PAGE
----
“This will brighten everyone’s day” is the slogan Apple Inc. used to promote today’s iPhone keynote in Cupertino.

At this event, there was absolutely no mention of Mac Pro, MacBook Pro, iPad, iPad mini or even iPods. It was all about their bread and butter, the iPhone. In fact, they introduced two (2) brand new ones. These are some quick points of my impressions on the event.

iPhone 5s 

  • Touch ID. Looks fast and effective. And this makes me super excited as I care very much for data security, but find inputting a passcode tedious. I was worried it might take too long to read finger prints. It’s actually very secure as it only captures finger print data and is encrypted locally on the CPU and never in the cloud.
  • Additionally, I found the following forum quote very practical and insightful on how useful Touch ID is:

All I know is that it takes 4-5 seconds to home button + slide to unlock + passcode and even longer if you are using alpha numeric password.

Personally I unlock my phone ~50 times per day.

Saving ~4 seconds between slide to unlock and passcode is roughly ~200 seconds per day saved unlocking my phone or ~3 minutes. 3 minutes per day equates to roughly ~18 hours per year or more than $5,000 worth of lost productivity unlocking my phone.

That alone makes this touch sensor worth while.

  • 8 Megapixel camera but with larger sensor pixels and a f/2.2 aperture lens. There is a 10 still frames per second (FPS) burst mode, dual LED flash for truer skin-tone and color reproduction. There is also a 120fps “slow-motion” feature that allows you to slow down your videos natively. The engineers at Apple actually understand photography and there is a lot more to a great camera than just stuffing it with low-quality megapixels such as a ridiculous 41 megapixel Nokia Windows Phone…
  • They are also making all of the iWork apps such as Pages, Numbers, Keynote, iMovie and iPhoto for free download. I paid for all of them.
  • There is still no sign of NFC (near field communication). However, they did mention “iBeacon” which could prove to be better in the long run. Basically, NFC is dead in the water.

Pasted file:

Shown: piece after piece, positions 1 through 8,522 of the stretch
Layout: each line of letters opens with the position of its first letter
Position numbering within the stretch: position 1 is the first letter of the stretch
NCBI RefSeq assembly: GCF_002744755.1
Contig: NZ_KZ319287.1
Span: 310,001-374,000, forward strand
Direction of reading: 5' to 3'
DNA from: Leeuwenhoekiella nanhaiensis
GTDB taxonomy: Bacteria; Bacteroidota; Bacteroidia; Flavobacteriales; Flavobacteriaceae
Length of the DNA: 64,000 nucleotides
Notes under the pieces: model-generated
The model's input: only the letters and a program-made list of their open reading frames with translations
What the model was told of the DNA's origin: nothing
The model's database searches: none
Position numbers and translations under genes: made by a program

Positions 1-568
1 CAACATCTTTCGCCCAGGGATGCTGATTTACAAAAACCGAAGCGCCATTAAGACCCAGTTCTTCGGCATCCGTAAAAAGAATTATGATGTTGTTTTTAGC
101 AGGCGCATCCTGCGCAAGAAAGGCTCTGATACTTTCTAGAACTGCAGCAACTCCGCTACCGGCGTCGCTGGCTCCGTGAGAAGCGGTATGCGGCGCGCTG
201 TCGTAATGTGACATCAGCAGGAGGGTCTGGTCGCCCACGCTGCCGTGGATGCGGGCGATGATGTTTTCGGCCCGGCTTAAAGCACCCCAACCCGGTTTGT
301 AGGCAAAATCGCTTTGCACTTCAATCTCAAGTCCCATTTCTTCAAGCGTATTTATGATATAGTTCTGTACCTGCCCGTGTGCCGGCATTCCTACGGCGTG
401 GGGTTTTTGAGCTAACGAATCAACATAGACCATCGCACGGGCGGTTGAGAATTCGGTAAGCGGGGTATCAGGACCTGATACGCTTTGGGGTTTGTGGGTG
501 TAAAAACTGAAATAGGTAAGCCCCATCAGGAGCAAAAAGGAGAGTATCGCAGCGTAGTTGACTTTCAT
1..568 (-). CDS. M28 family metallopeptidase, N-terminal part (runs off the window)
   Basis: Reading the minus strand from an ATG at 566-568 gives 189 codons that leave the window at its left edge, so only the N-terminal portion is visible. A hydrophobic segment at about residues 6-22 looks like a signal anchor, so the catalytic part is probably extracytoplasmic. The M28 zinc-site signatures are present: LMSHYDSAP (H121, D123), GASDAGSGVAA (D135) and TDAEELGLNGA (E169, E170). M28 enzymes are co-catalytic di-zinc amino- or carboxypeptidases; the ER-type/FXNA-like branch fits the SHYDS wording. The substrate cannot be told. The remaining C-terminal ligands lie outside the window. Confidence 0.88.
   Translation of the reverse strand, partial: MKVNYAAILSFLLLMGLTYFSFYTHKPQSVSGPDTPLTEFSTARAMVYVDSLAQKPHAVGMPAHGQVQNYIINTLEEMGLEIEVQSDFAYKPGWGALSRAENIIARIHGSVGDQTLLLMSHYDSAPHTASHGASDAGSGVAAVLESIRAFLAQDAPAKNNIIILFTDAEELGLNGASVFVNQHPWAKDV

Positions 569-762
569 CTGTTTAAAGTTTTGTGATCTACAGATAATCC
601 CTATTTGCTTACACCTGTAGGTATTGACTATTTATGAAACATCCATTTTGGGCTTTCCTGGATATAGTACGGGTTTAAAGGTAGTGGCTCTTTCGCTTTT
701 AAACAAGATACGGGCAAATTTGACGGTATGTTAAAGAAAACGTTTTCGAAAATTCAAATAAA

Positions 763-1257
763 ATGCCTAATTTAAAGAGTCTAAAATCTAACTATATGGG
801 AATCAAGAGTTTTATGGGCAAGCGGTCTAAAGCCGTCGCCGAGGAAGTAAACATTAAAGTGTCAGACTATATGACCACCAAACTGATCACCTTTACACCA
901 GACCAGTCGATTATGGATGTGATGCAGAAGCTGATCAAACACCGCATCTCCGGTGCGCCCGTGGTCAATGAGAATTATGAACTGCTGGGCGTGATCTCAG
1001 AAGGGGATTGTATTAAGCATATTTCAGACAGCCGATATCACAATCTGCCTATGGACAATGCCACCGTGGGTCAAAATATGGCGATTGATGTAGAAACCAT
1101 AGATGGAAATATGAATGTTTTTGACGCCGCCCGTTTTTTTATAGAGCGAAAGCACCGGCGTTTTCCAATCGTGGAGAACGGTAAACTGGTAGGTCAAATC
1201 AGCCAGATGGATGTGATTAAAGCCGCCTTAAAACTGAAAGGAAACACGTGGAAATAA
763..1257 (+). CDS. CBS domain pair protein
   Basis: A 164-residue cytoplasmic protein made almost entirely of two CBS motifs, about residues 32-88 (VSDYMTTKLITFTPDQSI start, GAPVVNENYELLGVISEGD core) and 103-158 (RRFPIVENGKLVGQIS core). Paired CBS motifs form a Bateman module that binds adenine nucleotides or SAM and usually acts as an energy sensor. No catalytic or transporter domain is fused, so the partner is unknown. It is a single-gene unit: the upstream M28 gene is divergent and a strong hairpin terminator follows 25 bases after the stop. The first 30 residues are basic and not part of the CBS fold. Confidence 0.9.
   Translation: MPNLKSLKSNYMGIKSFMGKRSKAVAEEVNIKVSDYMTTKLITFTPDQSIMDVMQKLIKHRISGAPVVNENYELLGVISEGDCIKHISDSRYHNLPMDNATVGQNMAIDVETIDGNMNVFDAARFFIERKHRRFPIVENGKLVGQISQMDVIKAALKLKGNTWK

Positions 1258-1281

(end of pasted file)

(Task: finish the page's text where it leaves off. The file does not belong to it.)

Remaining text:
• The ‘s’ in ‘5s” stands for sensor. It has a brand new and kind of surprising M7 chip. This acts as a separate processor that is mainly used for motion detection and health-related apps. But ultimately, it will help with battery life too as it takes a lot of the workload off the main processor. For the Apple website:

M7 knows when you’re walking, running, or even driving. For example, Maps switches from driving to walking turn-by-turn navigation if, say, you park and continue on foot.

  • Lastly, it has the new A7 ship. The 5s boasts the worlds first smart phone with a 64-bit processor. Any other device had a 32-bit processor. This big jump brings the 5s’ CPU to the level of a desktop. However, admittedly, at this moment in time, this upgrade may be a bit overkill. But we shall see as it is apparently required for the finger print scanner and the new camera features. Those saying that the 5s isn’t a significant update are clueless. This is a incredibly significant upgrade in smart phone chip sets.
  • So, to sum up the 5s, if ground-breaking performance, the best smartphone camera and unparalleled security are important to you, then pick up it up on September 20, 2013.

iPhone 5c

Looks better than I expected. I think we were all slightly fooled into believing that it would be JUST solid colours. While it is kind of, Apple brought forth their 80’s looking silicon cases that add contrast and variations in different color combinations. It think it looks fun. Overall, I feel this might just be Jony Ive’s most “pure” iteration of the iPhone to date, even more so than the 5s. The five variations are right from the new iOS 7 color palette.

“We believe the iPhone is an experience. And experience is defined by hardware and software working harmoniously together. We continue to refine that experience by blurring the boundaries between the two,” Ive says early on in the video. The words are spoken as only a man now in charge of both hardware and software design can speak.

But essentially, the 5c is just a plastic polycarbonate 5. The only downer is that off-contract, it is $545 for the 16GB model, which is only $100 less than the base iPhone 5s model. I thought it would have been cheaper in the $350 USD range.

On Apple’s new iPhone strategy

The most controversial aspect of today’s event was iPhone pricing. I see a schism developing among the tech punditry. On one hand, there is the belief that market share is king and Apple must address the bottom of the market because developers will begin to focus on Android’s sheer numbers instead of iOS. On the other side, where I stand, market share is not created equal. It is okay if Apple doesn’t address the lower end of the market since five consumers who don’t buy mobile apps or content is not equal to one who does. Looking at today’s events, I think Apple is doing the right thing gradually moving down market (iPhone 4 and 4S have not been discontinued). This strategy will only expand in coming years. With approximately 400M-500M (and growing) active iOS users with credit cards, I view the iOS ecosystem as now self-sustaining, capable of app innovation as long as the hardware and software back developers up.  If I changed sides and instead only looked at market share, I’m sure I would have been championing Symbian, then Blackberry, and now Android. Market share is not everything.

I fully agree and could not have said it any better myself. We should all start following @SammyWalrusIV on Twitter.